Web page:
NPI's Cascadia Advocate

Offering commentary and analysis from Washington, Oregon, and Idaho, The Cascadia Advocate is the Northwest Progressive Institute's uplifting perspective on world, national, and local politics.

Tuesday, November 5th, 2019

Voters give thumbs up to amendment to make Washington State more earthquake-ready

Ear­ly returns in the Novem­ber 2019 gen­er­al elec­tion indi­cate that Sen­ate Joint Res­o­lu­tion 8200 (SJR 8200) will eas­i­ly be approved by Wash­ing­ton State voters.

If passed, SJR 8200 would amend the Wash­ing­ton State Con­sti­tu­tion to allow the state’s emer­gency pow­ers to be invoked in the event of a “cat­a­stroph­ic inci­dent”, as opposed to mere­ly an “ene­my attack” (which is the only sce­nario con­tem­plat­ed in the Con­sti­tu­tion’s exist­ing language.)

The amend­ment would autho­rize the Wash­ing­ton Leg­is­la­ture to pass bills address­ing the suc­ces­sion of pow­ers and duties of elect­ed offi­cials to allow for “con­ti­nu­ity of state and local gov­ern­men­tal operations.”

The amend­ment received the sup­port of large bipar­ti­san majori­ties in both the House of Rep­re­sen­ta­tives and the Sen­ate. It was spon­sored by Dean Takko (D‑19th Dis­trict: South­west Wash­ing­ton), who serves on the Sen­ate’s State Gov­ern­ment Com­mit­tee along­side sen­a­tors like Sam Hunt and Pat­ty Kuderer.

Takko has argued that the amend­ment is nec­es­sary to help Wash­ing­ton pre­pare for a major earth­quake. The pos­si­ble dev­as­ta­tion that a mas­sive trem­blor could cause was mem­o­rably dis­cussed in a 2015 New York­er arti­cle, The Real­ly Big One:

When the next very big earth­quake hits, the north­west edge of the con­ti­nent, from Cal­i­for­nia to Cana­da and the con­ti­nen­tal shelf to the Cas­cades, will drop by as much as six feet and rebound thir­ty to a hun­dred feet to the west — los­ing, with­in min­utes, all the ele­va­tion and com­pres­sion it has gained over centuries.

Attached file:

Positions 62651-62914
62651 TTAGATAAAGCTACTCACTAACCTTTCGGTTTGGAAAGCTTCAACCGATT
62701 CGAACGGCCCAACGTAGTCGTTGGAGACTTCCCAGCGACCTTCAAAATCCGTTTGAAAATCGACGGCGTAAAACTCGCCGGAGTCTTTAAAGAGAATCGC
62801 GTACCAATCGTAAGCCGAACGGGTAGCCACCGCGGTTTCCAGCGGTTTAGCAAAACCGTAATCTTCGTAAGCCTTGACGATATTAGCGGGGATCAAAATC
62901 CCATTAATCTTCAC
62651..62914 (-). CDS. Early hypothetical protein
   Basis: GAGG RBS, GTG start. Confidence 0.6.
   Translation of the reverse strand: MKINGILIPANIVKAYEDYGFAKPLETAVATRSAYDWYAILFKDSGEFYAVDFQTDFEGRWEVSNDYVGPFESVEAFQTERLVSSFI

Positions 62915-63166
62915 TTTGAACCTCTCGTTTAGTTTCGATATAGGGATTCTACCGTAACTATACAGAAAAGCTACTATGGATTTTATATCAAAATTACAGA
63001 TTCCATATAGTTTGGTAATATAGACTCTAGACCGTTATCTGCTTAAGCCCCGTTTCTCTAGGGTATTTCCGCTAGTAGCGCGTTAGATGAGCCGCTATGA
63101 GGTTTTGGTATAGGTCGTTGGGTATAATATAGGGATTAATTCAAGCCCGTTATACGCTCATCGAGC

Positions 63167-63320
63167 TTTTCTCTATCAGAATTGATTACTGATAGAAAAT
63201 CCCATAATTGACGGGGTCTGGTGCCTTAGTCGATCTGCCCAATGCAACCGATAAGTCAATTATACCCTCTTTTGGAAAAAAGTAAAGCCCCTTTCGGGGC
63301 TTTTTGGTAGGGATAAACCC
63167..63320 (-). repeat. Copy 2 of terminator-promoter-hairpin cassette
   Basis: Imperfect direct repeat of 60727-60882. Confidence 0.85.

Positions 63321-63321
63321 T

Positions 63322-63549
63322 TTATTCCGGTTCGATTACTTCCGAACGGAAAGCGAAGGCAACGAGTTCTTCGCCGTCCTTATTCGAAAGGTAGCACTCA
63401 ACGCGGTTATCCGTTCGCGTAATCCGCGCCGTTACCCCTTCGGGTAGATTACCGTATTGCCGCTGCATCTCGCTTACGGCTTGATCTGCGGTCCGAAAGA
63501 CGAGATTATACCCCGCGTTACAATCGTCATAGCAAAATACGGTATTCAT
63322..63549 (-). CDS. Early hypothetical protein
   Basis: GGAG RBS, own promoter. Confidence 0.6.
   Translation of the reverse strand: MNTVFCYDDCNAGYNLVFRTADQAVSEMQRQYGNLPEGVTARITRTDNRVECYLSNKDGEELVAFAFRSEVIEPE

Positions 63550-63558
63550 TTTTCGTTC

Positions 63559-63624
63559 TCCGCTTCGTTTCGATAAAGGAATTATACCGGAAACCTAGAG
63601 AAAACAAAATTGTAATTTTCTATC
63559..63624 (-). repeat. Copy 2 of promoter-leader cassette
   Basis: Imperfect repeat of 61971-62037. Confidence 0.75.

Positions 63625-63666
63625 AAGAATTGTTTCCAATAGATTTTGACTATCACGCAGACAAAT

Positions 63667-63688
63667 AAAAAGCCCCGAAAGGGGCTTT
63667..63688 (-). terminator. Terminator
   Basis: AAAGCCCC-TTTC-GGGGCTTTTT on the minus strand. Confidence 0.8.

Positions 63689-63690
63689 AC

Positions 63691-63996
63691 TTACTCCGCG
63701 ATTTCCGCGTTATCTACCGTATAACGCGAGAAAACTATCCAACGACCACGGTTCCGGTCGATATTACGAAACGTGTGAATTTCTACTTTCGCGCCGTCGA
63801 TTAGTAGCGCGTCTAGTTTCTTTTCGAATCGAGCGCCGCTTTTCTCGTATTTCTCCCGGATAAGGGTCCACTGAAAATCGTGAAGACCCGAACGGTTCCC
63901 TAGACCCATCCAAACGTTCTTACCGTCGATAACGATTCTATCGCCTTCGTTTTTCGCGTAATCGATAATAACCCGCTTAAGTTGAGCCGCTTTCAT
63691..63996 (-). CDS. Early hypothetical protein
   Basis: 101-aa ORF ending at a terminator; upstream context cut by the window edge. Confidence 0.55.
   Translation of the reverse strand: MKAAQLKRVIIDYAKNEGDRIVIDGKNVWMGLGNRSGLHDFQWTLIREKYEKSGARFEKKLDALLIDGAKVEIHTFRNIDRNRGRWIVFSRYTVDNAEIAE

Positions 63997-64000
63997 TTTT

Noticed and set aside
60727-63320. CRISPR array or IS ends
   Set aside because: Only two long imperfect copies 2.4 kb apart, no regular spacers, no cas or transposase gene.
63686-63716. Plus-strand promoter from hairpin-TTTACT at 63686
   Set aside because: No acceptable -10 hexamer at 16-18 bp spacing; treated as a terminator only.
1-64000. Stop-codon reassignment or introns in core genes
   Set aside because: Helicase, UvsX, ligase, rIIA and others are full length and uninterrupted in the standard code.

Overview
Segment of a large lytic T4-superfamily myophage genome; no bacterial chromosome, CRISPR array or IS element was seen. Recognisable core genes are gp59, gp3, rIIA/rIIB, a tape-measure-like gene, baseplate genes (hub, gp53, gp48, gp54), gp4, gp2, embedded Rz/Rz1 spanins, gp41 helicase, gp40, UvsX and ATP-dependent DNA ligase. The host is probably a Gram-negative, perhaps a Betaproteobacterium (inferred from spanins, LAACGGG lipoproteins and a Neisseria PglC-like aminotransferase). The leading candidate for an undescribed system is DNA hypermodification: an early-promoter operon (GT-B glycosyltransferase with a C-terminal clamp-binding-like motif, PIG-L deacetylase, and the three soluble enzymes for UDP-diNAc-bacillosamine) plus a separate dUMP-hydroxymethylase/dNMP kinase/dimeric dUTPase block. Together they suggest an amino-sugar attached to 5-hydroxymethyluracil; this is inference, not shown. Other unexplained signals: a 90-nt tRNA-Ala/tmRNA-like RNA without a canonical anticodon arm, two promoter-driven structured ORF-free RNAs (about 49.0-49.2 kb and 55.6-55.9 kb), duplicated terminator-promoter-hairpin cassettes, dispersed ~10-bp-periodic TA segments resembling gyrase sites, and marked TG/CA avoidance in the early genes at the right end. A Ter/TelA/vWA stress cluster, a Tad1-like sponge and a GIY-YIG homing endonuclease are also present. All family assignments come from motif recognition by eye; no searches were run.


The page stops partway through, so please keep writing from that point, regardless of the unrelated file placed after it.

Some of that shift will take place beneath the ocean, dis­plac­ing a colos­sal quan­ti­ty of sea­wa­ter. (Watch what your fin­ger­tips do when you flat­ten your hand.) The water will surge upward into a huge hill, then prompt­ly col­lapse. One side will rush west, toward Japan.

The oth­er side will rush east, in a sev­en-hun­dred-mile liq­uid wall that will reach the North­west coast, on aver­age, fif­teen min­utes after the earth­quake begins. By the time the shak­ing has ceased and the tsuna­mi has reced­ed, the region will be unrecognizable.

“I grew up between the mouth of the Colum­bia Riv­er and Aberdeen. That’s ground zero for the Cas­ca­dia Sub­duc­tion Zone,” Takko said at the time the amend­ment and a com­pan­ion bill were being con­sid­ered in the Leg­is­la­ture. “We hate to think of a big earth­quake com­ing, but we’re past due for one. If the worst does come and we have an earth­quake, vol­canic erup­tion, or tsuna­mi, this mea­sure will allow us to have a func­tion­al gov­ern­ment when peo­ple will need help the most.

“Last year, this issue got hung up on the last day of ses­sion,” Takko recalled.

“I’m glad that the House has moved ear­li­er this year.”

Oppo­nents of SJR 8200 fear that the amend­ment could allow the state’s emer­gency pow­ers to be more eas­i­ly mis­used, while pro­po­nents have point­ed out that it makes no sense to have emer­gency pow­ers that can only be invoked in the event of a war but not a more like­ly emer­gency sce­nario such as an earth­quake. Vot­ers have clear­ly found the lat­ter argu­ment persuasive.

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